Traditional apprenticeships are few and far between now in jewellery and are now more likely to be an entry level benchwork job where you will be trained to do a specific task or tasks. Usually, anyone taking on someone for this type of role would expect you to have undertaken some initial training already (see the options below).
As with everything it will depend on who you go to work for and the type of work they do. Some people end up doing a lot of jewellery repairs or repeatedly making the same items but there could be scope to use this experience to set up your own business in the future.

To find these types of opportunities make sure you’re subscribed to Benchpeg newsletter (online) as this is where jewellers are likely to advertise. Also, do a web search for jewellers in your local area and approach them to see if they have any work available - particularly at busy times like the run-up to Christmas. You may get a temporary opportunity that turns into a more permanent offer.

Jewellery Diploma:
A jewellery diploma tends to be a shorter course than a degree course and often focuses on learning and developing new skills. Here at the London Jewellery School we offer a one-year Diploma course where students come in one day a week to work with expert tutors. We focus on teaching the jewellery making skills you need. Numbers are kept low and we work to help people who want to start and run their own jewellery businesses so do cover topics like how to run a business and jewellery photography alongside the making courses. We also give Diploma students 1 years membership to our sister company Jewellers Academy to help build contacts, community and learn about the latest business and marketing strategies working for jewellers.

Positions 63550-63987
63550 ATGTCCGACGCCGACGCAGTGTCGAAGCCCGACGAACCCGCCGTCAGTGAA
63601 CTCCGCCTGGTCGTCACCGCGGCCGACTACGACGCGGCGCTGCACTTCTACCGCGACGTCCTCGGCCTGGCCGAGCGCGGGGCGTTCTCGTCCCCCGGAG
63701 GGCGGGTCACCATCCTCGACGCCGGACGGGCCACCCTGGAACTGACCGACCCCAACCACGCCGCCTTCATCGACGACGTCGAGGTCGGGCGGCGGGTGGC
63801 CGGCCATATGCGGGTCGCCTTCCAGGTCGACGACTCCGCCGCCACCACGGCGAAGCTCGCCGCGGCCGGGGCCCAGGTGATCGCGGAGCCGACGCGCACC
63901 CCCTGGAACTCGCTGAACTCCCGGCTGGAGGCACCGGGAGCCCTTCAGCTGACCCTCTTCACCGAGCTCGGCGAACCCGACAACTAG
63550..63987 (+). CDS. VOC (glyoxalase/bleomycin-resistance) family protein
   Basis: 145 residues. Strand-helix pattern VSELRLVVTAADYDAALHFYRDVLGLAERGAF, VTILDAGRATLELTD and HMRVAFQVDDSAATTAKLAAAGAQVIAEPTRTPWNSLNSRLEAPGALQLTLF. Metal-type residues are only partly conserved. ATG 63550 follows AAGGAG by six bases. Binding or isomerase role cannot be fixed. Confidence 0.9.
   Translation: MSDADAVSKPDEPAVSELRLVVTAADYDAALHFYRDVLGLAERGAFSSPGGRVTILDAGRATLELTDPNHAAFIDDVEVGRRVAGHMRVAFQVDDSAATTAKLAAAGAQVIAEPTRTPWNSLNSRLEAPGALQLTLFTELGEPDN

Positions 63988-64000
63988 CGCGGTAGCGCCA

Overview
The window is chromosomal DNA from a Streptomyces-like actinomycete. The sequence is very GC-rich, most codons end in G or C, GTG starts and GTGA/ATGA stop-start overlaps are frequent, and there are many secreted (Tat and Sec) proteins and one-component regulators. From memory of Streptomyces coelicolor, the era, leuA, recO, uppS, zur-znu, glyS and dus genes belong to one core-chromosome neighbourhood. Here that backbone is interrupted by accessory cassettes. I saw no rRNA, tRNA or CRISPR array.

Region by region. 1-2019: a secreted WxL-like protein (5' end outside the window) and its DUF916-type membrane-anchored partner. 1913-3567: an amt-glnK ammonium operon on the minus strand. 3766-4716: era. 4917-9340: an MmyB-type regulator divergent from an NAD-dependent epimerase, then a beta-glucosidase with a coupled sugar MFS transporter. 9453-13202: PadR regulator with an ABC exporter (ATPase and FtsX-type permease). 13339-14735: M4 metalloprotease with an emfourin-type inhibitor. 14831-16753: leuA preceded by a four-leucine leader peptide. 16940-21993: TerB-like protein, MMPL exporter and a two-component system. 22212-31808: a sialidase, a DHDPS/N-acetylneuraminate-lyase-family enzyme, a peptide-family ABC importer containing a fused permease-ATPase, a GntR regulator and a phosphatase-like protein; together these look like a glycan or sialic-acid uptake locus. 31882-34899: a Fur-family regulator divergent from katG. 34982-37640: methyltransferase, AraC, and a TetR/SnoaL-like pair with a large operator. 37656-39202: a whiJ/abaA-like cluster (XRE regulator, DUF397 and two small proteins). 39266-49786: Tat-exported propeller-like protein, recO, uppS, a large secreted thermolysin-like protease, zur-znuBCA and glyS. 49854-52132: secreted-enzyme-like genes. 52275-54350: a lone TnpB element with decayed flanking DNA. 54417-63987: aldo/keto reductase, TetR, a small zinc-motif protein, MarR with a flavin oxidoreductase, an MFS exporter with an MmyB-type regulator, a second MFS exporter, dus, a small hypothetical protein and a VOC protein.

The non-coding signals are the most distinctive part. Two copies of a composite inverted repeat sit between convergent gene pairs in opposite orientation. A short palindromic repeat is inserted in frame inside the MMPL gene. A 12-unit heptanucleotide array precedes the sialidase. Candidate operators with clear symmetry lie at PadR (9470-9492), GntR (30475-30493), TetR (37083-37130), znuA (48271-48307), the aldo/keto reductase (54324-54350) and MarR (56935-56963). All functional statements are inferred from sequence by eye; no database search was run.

Take a look at Jewellery Diploma courses in your area. Find out all you can about them, visit the studio, talk with the tutors and ensure that it is the right fit for you.

Short courses:
Many people start with jewellery making by taking an evening class or short courses and then practice at home.

Look at local options to learn jewellery making, or come along to one of our day classes at the London Jewellery School.

Online courses:
But what if there aren’t any classes near where you live? Or you just don’t have the time to fit in a regular class?
Then check online learning options. At our sister company, Jewellers Academy, we have filmed a number of courses from beginners to more advanced learners. You can choose just one online course or become a Jewellers Academy member and get access to all of them.
Typically, our members are running or plan to start their own jewellery business so you’ll be in good company!

Try out some of the free courses on offer first to see if they suit you and then take the plunge!

Self taught:
You may decide to teach yourself using books, magazines, and online sources. This is the way many of us start out but can be a bit of trial and error so I suggest to accelerate your learning do take a course or two to help you fill in the gaps that only a more experienced practitioner can.

In my experience, self-taught is the slowest route and can be the most frustrating! It is the one where people are liable to give up before they’ve given it a chance so if you are on this route top up your skills regularly with online courses and join some groups for accountability and motivation. 

Whatever you decide will work for you, maybe a combination of options, I wish you well in your jewellery making journey!

If you have any questions about your jewellery career you can book a free advice session with a member of the London Jewellery School team at info@londonjewelleryschool.co.uk

In these, we will help you to understand the industry and what training options (ours or others) will work best for you. 

Feel free to share your ideas and experiences in the comments below. 

Happy making! 

Jess x